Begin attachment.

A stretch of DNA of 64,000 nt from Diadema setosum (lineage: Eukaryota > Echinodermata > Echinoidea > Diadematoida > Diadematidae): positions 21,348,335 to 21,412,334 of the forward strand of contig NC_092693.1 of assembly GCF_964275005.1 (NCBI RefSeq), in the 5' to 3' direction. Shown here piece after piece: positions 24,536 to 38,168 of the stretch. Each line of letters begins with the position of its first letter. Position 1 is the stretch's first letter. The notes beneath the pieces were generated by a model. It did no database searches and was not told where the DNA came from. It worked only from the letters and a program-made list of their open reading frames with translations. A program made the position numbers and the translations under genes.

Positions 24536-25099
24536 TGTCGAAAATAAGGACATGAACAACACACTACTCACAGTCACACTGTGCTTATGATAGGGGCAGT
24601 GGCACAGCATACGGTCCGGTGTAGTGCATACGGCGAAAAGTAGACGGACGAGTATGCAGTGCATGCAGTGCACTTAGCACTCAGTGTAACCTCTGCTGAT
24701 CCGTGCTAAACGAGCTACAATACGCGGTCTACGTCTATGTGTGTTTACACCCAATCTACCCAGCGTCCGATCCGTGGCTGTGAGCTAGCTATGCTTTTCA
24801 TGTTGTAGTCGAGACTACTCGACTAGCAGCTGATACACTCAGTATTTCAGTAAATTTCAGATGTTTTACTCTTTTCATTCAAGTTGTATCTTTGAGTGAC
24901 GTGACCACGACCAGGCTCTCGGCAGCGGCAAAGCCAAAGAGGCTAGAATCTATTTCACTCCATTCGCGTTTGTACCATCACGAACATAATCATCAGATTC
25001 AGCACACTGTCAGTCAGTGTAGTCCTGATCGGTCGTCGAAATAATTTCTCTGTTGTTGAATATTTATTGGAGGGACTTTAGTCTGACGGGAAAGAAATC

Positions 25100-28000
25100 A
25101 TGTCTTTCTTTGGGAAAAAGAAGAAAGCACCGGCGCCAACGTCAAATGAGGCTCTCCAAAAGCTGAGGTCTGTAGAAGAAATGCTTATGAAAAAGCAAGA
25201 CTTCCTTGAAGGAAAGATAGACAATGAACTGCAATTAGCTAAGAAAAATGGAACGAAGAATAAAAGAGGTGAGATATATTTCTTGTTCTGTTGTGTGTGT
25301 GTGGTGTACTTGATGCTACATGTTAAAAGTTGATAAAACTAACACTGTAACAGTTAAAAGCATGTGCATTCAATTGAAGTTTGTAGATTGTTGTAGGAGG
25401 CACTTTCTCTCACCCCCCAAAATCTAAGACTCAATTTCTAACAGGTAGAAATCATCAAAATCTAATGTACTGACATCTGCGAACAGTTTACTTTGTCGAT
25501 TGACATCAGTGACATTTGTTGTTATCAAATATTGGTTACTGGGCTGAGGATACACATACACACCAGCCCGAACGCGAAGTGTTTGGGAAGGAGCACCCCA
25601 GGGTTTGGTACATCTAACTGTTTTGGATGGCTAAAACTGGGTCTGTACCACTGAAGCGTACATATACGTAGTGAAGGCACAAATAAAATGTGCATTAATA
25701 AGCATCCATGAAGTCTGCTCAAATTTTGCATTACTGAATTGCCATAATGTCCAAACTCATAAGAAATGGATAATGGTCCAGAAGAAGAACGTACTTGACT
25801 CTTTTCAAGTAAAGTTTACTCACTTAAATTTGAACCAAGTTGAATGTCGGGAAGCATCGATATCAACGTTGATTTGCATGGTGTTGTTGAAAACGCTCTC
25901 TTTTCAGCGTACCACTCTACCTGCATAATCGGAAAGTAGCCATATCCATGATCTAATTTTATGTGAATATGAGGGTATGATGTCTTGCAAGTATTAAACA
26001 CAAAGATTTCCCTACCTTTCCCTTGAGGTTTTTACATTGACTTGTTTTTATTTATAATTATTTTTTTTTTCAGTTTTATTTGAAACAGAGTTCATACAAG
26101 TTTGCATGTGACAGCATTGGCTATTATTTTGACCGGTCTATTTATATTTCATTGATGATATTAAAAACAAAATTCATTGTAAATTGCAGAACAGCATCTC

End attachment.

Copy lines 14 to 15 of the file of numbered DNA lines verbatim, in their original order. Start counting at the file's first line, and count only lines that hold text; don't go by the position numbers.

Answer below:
25401 CACTTTCTCTCACCCCCCAAAATCTAAGACTCAATTTCTAACAGGTAGAAATCATCAAAATCTAATGTACTGACATCTGCGAACAGTTTACTTTGTCGAT
25501 TGACATCAGTGACATTTGTTGTTATCAAATATTGGTTACTGGGCTGAGGATACACATACACACCAGCCCGAACGCGAAGTGTTTGGGAAGGAGCACCCCA